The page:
To eliminate confounding factors, subjects were excluded if they: Were aged <4 years or >18 years; obesity (body mass index >95 percentiles), or had a history of cardiovascular disease, hypertension, diabetes, hyperlipidemia, or stroke; a heavy smoker (>10 cigarettes/day); current pregnancy or lactation; infectious or inflammatory disease within a month prior to study commencement; had a major psychiatric disorder, such as depression or bipolar disorders according to DSM-5; or had a history of substance abuse, mental retardation (intelligence quotient <70), genetic syndromes (e.g., Down syndrome, Prader–Willi syndrome, fragile X syndrome), hypothyroidism, neuromuscular disorders, epilepsy, liver or renal diseases, gastrointestinal disorders such as peptic or duodenal ulcer, dyspepsia, or heartburn and hypersensitivity to NSAIDs. Patients enrolled were in migraine ictal phase.

2.3. Experimental Protocol

In a balanced recruitment study, subjects with migraine were enrolled in two groups:
Treated-group: subjects with migraine without aura that were on pharmacological treatment at the time of the observation (with magnesium or NSAIDs; i.e., acetaminophen).
Untreated-group: subjects with migraine without aura that presented to the observation for the first time and they did not receive any treatment.
Enrolled subjects (group 1 and 2) underwent a detailed clinical interview and a neurological examination during their first visit to the hospital in agreement with our previous papers [3,28]. Our questionnaires are designed to dig information about the following parameters: Demographic and clinical information; i.e., duration of migraine; drug use (for adolescents); headache frequency, duration, intensity (using visual analogue scale), location, quality, and triggers; and other symptoms such as: Unilateral pain; throbbing personality; aggravation by or avoidance of physical activity, moderate or severe in intensity; nausea or vomiting; and photophobia.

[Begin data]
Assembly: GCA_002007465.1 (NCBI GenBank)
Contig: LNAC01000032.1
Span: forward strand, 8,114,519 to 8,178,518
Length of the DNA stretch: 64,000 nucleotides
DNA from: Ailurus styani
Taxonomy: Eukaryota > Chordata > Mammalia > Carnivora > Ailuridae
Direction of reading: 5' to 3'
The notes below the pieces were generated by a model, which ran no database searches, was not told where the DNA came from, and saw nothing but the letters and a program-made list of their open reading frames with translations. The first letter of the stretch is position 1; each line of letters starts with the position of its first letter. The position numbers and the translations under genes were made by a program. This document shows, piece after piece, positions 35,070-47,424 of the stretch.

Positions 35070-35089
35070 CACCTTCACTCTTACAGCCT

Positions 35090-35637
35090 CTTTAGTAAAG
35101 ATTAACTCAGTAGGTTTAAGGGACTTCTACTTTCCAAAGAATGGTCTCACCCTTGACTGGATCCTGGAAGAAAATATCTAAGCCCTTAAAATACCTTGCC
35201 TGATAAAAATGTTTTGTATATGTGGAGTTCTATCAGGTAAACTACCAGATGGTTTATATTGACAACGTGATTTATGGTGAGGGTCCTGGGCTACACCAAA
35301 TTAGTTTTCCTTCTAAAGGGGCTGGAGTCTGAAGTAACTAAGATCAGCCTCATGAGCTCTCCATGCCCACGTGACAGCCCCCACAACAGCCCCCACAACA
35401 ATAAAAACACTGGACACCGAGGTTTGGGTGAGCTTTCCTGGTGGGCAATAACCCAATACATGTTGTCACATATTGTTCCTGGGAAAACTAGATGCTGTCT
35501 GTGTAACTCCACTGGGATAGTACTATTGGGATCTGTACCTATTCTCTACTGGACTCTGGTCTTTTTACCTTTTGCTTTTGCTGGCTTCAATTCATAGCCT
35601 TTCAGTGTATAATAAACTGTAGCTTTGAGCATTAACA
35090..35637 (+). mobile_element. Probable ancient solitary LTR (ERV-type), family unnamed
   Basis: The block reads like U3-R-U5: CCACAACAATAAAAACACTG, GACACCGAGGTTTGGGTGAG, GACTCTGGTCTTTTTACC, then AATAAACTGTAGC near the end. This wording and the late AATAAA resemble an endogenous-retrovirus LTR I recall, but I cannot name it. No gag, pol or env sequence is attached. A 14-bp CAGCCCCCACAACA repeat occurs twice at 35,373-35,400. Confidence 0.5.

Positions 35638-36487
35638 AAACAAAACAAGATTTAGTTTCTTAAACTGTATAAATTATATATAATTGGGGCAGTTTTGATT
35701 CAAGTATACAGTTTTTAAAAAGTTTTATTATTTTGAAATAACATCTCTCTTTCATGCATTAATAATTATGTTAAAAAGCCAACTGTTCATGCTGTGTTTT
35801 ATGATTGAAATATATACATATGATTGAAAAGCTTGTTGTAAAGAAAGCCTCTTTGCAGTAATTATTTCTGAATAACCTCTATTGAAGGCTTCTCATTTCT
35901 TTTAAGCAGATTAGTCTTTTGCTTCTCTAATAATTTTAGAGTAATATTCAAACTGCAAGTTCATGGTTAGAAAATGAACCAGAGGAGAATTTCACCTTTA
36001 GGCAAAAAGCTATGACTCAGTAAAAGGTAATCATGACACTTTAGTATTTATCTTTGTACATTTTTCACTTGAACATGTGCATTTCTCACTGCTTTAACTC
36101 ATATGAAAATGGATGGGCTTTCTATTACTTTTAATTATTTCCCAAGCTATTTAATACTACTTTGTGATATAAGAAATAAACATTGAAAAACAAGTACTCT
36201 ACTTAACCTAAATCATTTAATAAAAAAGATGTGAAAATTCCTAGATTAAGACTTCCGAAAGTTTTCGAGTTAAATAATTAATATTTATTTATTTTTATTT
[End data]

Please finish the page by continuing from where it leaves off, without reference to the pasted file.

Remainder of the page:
At the time of enrollment, samples of blood (5 mL) and saliva (2 mL) were collected in sterile tubes from both groups of migraine subjects.
In order to evaluate the expression of miRs respect to healthy subjects, 12 subjects age and sex matched with Group 2 were enrolled in this study as Control-Group.

2.4. Endpoints

The primary end-point was defined as a statistically significant difference (p < 0.05) in saliva or in blood expression of hsa-miR-34a-5p and hsa-miR-375 between Group 1 and 2. Another primary end-point was the absence of statistically significant differences (p < 0.05) in hsa-miR-34a-5p and/or hsa-miR-375 expression between serum and saliva in Group 1 and 2. Finally we also considered as a primary end point the statistically significant difference (p < 0.05) in the expression of hsa-microRNA-34a-5p and hsa-microRNA-375 in saliva between Group 2 and Control-Group.

2.5. MicroRNAs Extraction